Is What's Inside What's Outside?
by Jeff Montgomery
Does our exterior work reflect our interior work? In other words, do the things we produce or provide in our jobs reflect our relationship with Christ?
I've had the good fortune to work with a wide variety of people all over our fine country, and seen a wide variety of performance and commitment to work. Some folks are not very pious and produce great work, and others display the accouterments of piety yet engage in poor work habits or behaviors. Being of an over-analytical frame of mind, these sorts of observations inevitably lead me to wonder where I fall on that spectrum. I'm big on consistency.
The process of integrating our faith with our work is an ongoing journey. Some days we do great, other days we may stumble a bit. Hopefully most of us avoid falling too far into the void. But in the long run, our faith should be alive inside of us, which should in turn motivate us to do our best.
Therein lies the rub. How do we keep our faith alive and turn that into good performance? Often this is as automatic as breathing, but at other times it's like trying to push a boulder up a hill. Most of us have numerous influences on our psyche in addition to whatever is going on at work. Whether it be family issues, financial issues, illness, spring fever, or just an inordinate amount of focus on what we're going to do this weekend, there are many things which can get in the way of giving our best effort.
The workplace, too, provides us with ample opportunity to be distracted. For example, what happens when someone in the office is fired? For the rest of that day there are usually many hushed hallway and cubicle conversations where we hash over what might have happened. A pending merger or acquisition of our company is usually good for a few hours of lost productivity. For some of us, discussing the latest developments in the sports world, or the latest divorce of our favorite celebrity pull us away. Now, most of us have these kinds of conversations at work, and they're valuable for building relationships, I only use them here as examples.
The point is that the world offers us many opportunities to get sidetracked from the task at hand. Our job is to figure out how to stay focused on that task, and how to give it our best in the face of such challenges.
One of the methods I use is to remind myself that God has given me the tasks that I have to face during a given day. Sure, they may seem to come from a boss or a customer, but ultimately God is directing events and handing me the work through others.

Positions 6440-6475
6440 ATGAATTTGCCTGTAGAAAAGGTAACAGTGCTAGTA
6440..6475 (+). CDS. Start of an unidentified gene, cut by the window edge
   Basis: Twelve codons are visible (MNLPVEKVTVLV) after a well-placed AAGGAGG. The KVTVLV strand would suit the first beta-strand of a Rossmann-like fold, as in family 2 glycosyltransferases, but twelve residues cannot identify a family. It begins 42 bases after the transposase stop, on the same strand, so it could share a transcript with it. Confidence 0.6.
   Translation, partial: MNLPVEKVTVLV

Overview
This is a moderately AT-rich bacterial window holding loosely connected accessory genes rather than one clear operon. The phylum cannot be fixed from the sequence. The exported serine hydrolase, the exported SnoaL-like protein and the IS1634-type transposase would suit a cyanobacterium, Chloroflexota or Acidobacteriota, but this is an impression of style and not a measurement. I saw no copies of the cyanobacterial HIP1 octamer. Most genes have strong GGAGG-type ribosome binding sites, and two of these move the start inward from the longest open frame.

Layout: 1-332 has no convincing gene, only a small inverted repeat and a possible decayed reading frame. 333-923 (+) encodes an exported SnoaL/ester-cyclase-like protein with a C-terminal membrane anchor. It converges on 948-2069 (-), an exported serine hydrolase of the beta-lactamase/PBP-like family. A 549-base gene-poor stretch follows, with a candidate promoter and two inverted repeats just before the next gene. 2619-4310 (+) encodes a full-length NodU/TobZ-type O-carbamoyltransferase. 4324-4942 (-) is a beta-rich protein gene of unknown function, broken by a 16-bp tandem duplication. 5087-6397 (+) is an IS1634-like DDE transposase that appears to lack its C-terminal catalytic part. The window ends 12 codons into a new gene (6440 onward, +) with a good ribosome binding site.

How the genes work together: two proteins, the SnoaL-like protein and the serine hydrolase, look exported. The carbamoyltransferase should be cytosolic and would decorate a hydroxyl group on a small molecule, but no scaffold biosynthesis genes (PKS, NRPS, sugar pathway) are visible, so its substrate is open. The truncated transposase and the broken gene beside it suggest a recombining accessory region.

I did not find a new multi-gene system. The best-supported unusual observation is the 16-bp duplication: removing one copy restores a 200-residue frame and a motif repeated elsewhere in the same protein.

This initiates two thoughts. First, knowing that God has given me whatever task it is, through love for Him it is my duty to do it well. Everything we do should be for the glory of God, no matter how small it may seem. I give thanks for the work, and ask for help in doing it to the best of my ability. The second thought is that I don't want to get a bad review at that most final of performance evaluations.
Of course, we can accomplish nothing without God, so it's imperative to ask for guidance and help in our prayers. To paraphrase Scripture, we can do all things through Christ who strengthens us, so we need to ask for strength to follow the path He has laid before us. Recently, I have begun saying the morning offering, and I find that it is invaluable in focusing my thoughts in this direction. By giving the day's' events - the joys, the sorrows, the triumphs - to God, I find myself strengthened in my resolve to do things well.
In my recent journeys through Thomas Merton's Life and Holiness I was struck by his description of the Holy Spirit. He describes it as living within us, almost as a part of us. Consequently He walks with us everywhere we go and works with us in everything we do. This may seem rather basic to some of you, but I have a tendency to view the Holy Spirit as something outside of myself. It's more like this being floating around outside of me, but still with me all of the time.
But the subtle shift to thinking of the Holy Spirit as being within me seems to provide an inner strength. If He is right there in my soul, walking around with me, breathing with me, and working with me, then there is an inner reservoir of Holy strength to use in staying on track. As long as we invite Him in to what we're doing, He is more than willing to help.
Once we have the Holy Spirit alive within us, staying focused and doing our best should become almost second nature. Many of the distractions that once pulled us away no longer even register. Those that do register are easier to ignore. We have supernatural strength to stand up to the most vicious of distractions and stay focused on God's work.
This inner power, if you will, then shines forth in all we do. We know that our work deserves the attention and dedication asked for by God. We stay away from situations that might lead us astray. Our work properly reflects the Holy Spirit driving us to do it well.
Will we be perfect? Perhaps not. Even doing these things, I find that the battle to stay focused is almost an hourly event. However, if we persevere, and if we ask for God to guide us, over the long haul our lives and work will begin to reflect He whose image in which we are made.
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